Black girls in New York City schools are disciplined and suspended 10 times more often than their white counterparts, a report released this week found.

Black Girls Matter: Pushed Out, Overpoliced and Underprotected, published by the African American Policy Forum and the Center for Intersectionality and Social Policy Studies at Columbia Law School, also found that 90 percent of all girls expelled from New York City schools in 2011-2012 were black — no white girls were expelled.

These findings are especially troubling considering the demonstrated relationship between school discipline and subsequent incarceration.

“The disproportionate suspension and expulsion rates for black girls reflect an overlooked crisis that affects not only their life chances, but also the well-being of their families, their communities, and society as a whole,” the report says.

Most of the prior research on this issue has focused exclusively on black boys. Though more boys than girls are suspended overall, race appears to be a more significant risk factor for girls than for boys: nationwide, black boys are suspended three times more often than their white counterparts, versus a 6 to 1 ratio for girls.

The authors recommend comprehensive reforms including increasing availability of school counseling services, training teachers to recognize signs of trauma and creating more programs targeted to pregnant and parenting students.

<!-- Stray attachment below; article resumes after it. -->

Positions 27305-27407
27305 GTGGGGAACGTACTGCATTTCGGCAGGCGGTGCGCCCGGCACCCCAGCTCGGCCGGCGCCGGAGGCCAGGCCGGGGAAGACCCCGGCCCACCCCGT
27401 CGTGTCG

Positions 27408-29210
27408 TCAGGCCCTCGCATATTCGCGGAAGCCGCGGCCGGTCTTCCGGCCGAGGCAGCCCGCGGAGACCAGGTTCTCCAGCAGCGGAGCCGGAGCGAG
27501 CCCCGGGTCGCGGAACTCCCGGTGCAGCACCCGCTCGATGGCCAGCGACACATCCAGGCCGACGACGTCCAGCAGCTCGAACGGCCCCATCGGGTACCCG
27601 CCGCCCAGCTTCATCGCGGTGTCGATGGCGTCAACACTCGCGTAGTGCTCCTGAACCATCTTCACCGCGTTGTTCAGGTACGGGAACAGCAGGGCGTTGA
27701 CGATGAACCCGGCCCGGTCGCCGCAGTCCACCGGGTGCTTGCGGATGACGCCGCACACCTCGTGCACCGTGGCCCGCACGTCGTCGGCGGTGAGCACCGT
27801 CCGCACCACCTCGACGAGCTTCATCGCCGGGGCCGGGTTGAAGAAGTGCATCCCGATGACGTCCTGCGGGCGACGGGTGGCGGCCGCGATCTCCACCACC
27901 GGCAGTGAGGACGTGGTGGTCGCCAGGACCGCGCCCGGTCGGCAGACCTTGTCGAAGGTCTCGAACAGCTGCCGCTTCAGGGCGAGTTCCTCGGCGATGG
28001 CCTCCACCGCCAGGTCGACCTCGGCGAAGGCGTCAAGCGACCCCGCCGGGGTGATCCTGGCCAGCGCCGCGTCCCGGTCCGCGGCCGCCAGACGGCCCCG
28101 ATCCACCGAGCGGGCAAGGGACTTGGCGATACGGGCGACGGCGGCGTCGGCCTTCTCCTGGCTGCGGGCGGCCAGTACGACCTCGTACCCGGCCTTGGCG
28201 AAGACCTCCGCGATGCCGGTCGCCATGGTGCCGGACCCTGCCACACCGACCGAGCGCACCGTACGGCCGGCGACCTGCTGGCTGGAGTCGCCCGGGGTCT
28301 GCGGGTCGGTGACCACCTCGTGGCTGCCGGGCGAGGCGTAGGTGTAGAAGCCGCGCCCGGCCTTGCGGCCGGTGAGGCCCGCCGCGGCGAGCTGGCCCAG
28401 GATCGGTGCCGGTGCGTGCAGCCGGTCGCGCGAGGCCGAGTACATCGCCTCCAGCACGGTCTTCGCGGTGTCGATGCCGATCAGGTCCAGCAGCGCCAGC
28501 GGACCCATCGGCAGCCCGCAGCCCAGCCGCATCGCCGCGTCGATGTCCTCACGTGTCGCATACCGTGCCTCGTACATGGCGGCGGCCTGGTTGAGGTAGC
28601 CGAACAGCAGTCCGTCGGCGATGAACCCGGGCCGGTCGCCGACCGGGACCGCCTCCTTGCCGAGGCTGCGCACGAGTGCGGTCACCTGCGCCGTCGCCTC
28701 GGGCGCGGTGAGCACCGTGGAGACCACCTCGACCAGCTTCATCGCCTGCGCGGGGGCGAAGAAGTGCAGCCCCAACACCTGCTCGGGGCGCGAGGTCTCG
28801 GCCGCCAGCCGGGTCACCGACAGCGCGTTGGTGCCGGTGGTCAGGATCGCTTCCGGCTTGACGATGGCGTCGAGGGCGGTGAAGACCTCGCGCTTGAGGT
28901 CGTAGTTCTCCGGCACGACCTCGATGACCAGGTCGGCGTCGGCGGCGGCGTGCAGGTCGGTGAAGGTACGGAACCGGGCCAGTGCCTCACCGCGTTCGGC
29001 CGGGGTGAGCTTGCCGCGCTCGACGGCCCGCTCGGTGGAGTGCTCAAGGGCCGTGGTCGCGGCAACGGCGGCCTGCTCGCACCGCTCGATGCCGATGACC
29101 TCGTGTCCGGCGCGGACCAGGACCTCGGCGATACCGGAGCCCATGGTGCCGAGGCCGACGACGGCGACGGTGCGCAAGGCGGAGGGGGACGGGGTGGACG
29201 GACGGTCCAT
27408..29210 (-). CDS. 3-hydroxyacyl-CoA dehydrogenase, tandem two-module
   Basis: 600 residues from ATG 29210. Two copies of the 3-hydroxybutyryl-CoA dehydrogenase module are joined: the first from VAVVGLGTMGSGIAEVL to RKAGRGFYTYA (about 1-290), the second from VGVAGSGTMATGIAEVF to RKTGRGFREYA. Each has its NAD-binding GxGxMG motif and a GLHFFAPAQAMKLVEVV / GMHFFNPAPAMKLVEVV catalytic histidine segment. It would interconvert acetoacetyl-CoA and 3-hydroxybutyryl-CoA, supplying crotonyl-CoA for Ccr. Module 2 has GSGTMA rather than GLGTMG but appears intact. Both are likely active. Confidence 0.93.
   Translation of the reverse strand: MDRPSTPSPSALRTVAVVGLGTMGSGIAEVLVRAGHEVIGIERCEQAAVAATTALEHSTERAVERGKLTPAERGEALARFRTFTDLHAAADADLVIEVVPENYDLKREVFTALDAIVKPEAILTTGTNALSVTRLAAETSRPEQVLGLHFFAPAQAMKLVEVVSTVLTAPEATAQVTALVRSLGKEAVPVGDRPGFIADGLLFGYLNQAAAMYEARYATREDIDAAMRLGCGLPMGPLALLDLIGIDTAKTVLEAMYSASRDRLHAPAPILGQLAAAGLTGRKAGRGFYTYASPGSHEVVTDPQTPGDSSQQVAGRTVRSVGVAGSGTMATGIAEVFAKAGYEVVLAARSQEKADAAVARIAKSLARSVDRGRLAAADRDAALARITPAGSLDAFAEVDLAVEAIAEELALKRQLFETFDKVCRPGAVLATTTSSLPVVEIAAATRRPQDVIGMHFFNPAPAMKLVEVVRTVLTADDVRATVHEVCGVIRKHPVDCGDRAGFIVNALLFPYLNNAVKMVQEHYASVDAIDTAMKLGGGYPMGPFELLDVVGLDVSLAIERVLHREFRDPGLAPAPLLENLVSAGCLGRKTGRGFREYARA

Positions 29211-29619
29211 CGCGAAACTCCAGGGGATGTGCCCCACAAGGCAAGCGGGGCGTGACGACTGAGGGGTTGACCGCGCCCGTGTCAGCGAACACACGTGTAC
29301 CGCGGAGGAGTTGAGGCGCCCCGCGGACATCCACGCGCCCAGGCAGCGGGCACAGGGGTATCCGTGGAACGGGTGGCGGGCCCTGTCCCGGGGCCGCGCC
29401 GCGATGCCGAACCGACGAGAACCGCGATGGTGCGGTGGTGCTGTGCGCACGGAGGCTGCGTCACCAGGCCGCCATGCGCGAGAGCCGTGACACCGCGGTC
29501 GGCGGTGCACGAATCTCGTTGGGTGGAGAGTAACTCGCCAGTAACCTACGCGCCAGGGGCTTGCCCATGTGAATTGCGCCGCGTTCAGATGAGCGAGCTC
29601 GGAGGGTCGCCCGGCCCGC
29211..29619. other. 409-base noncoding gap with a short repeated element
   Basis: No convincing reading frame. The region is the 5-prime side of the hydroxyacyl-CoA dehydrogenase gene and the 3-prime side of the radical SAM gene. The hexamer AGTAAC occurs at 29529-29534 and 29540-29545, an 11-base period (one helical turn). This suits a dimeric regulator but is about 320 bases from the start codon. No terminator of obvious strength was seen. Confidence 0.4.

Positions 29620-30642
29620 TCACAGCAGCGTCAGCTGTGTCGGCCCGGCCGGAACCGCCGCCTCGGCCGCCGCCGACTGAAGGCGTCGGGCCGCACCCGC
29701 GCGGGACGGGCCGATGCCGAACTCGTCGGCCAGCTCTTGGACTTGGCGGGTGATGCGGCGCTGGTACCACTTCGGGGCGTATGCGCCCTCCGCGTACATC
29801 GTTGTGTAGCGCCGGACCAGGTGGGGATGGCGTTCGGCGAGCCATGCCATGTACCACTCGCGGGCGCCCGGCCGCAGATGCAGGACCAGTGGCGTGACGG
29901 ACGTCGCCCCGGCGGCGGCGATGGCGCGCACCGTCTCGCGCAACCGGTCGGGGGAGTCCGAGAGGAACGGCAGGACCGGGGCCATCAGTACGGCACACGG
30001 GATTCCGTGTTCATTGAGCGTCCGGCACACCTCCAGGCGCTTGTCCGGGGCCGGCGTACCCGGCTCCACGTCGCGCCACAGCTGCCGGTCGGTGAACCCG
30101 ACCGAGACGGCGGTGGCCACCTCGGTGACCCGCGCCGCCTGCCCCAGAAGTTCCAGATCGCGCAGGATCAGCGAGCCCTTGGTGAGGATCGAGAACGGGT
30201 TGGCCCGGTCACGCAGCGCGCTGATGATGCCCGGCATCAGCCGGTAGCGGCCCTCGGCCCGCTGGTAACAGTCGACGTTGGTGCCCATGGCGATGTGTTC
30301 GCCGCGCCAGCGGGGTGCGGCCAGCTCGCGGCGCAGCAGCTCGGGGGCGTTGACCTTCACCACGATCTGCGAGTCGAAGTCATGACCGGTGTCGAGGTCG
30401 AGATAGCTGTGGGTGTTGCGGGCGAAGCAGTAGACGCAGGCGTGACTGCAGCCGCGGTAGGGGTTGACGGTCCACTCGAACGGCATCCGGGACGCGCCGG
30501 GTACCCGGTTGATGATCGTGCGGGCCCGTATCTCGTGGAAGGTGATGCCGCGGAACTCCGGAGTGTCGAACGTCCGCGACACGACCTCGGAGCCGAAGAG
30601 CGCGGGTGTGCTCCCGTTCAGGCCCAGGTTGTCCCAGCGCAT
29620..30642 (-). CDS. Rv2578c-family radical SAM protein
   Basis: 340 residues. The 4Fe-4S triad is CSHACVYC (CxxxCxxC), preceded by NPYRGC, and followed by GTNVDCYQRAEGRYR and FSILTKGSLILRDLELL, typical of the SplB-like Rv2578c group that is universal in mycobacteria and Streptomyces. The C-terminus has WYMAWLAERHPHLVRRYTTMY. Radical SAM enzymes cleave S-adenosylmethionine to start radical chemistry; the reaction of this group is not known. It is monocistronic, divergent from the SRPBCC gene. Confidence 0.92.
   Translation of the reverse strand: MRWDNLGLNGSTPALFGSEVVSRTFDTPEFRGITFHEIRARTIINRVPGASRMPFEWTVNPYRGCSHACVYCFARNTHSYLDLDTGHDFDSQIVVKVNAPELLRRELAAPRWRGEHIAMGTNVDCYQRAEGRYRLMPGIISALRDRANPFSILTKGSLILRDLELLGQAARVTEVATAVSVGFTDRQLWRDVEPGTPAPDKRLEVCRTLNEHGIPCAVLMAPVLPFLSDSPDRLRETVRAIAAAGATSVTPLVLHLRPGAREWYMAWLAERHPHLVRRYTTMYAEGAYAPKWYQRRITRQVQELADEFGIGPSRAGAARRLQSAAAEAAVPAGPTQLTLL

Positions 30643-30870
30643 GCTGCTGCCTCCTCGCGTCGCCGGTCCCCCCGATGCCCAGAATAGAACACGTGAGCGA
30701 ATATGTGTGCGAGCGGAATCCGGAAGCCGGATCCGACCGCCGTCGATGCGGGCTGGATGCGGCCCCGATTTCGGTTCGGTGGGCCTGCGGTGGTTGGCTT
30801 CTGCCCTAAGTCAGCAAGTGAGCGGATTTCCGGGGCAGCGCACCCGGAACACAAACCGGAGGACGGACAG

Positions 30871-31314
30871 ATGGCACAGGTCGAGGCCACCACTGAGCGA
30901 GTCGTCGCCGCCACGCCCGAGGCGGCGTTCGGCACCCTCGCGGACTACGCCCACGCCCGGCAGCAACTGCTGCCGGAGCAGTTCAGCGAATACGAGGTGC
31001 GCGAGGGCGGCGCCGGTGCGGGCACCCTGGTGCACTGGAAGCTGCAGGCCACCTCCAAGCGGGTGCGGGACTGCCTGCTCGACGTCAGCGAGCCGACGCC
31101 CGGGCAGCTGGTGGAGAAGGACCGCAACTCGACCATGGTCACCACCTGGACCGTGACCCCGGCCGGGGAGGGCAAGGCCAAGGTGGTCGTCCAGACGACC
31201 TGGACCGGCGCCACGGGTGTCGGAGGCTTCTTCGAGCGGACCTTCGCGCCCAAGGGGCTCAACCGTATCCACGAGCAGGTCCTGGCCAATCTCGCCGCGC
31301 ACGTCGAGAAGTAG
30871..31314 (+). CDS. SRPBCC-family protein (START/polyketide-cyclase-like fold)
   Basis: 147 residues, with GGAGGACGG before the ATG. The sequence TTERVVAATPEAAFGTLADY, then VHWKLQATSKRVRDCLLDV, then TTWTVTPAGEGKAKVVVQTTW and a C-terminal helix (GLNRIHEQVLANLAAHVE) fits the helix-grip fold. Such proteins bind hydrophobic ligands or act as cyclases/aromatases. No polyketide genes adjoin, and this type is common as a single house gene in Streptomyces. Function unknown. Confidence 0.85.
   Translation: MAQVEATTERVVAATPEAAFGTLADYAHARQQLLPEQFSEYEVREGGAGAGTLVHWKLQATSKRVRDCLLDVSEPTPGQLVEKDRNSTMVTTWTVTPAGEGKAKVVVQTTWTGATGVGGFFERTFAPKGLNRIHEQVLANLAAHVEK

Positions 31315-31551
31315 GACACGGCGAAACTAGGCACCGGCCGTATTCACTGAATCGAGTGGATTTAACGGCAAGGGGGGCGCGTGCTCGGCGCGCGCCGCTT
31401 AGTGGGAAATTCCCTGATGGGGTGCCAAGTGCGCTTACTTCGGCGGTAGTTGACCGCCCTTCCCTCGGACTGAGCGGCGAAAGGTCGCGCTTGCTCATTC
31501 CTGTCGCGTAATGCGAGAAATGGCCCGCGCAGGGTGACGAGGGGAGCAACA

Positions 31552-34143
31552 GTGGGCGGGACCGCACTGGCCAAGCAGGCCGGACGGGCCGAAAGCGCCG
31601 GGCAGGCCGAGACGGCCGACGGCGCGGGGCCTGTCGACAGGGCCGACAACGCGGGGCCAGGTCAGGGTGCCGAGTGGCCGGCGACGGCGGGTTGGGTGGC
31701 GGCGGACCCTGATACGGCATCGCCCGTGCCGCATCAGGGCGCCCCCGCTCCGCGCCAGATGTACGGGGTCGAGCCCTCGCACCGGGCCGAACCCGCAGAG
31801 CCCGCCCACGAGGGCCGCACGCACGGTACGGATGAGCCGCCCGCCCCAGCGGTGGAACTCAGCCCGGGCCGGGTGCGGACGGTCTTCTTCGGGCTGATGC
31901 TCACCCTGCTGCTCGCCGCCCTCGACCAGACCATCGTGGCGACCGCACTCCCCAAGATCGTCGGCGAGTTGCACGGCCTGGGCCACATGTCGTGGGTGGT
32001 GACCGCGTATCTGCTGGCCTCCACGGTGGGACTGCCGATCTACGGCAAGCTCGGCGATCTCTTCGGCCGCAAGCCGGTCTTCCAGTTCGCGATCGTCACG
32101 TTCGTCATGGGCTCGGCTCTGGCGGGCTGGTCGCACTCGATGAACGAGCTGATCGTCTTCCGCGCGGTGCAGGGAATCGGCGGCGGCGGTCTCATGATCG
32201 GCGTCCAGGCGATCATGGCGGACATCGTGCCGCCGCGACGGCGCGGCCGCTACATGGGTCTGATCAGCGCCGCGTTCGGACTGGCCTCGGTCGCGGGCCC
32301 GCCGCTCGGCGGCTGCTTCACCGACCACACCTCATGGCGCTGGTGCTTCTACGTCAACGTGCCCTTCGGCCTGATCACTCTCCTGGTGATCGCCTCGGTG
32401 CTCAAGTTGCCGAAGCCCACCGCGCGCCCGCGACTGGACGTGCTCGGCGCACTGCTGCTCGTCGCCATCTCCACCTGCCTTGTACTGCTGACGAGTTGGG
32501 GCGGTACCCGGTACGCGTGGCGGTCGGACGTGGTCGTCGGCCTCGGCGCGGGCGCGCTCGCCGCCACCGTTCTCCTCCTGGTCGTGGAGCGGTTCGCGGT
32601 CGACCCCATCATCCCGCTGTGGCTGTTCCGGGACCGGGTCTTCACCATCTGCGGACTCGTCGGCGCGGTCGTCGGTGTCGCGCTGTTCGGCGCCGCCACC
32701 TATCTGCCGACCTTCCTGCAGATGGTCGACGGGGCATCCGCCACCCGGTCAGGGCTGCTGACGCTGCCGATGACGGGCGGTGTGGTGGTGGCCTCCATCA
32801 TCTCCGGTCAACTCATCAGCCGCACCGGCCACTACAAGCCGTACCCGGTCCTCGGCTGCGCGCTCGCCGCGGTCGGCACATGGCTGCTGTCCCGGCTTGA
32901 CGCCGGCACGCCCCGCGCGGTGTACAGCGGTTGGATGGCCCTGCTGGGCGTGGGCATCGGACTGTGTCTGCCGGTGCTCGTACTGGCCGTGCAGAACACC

The report is available online here.

Beyond the Bars 2016 – Save the Date: March 4-6

The 6th Annual Justice Conference at Columbia University

BEYOND THE BARS Connecting the Struggles


The 6th annual Beyond the Bars Conference will take place March 4-6, 2016 at Columbia University. This year’s conference, Connecting the Struggles, aims to connect the many ways in which mass incarceration has impacted individuals, families and communities across the U.S, and beyond, as well as build connections across diverse struggles for social justice.

Albert Einstein stated that imagination is more powerful than knowledge ––Our comrade and sister Angela Davis, challenged us to imagine a world without prison. Join us as we honor the spirit of the struggle – join in solidarity with impacted people, and with academics, activists, practitioners and community members as we continue to connect the struggles in the efforts to eradicate mass incarceration.

Conference Schedule

Friday March 4th: Conference Kick Off Event with Angela Davis

Saturday March 5th: Panels and Breakout Sessions 

Sunday March 6th: Building the Grassroots – Organizing Workshops 

Conference Registration will begin in February 2016
As always the conference is free and open to the public

For More information about the conference click the link below:

Call for Workshop Proposals for Sunday March 6th

Have an idea for a workshop? We’re accepting workshop applications now [click here for more information]. Please apply by Friday January 29th.

Beyond the Bars is organized by the Criminal Justice Caucus at the Columbia School of Social Work, the Center for Justice at Columbia University, and the Beyond The Bars Fellows.

To receive updates from the Center for Justice join our listserve by signing up HERE.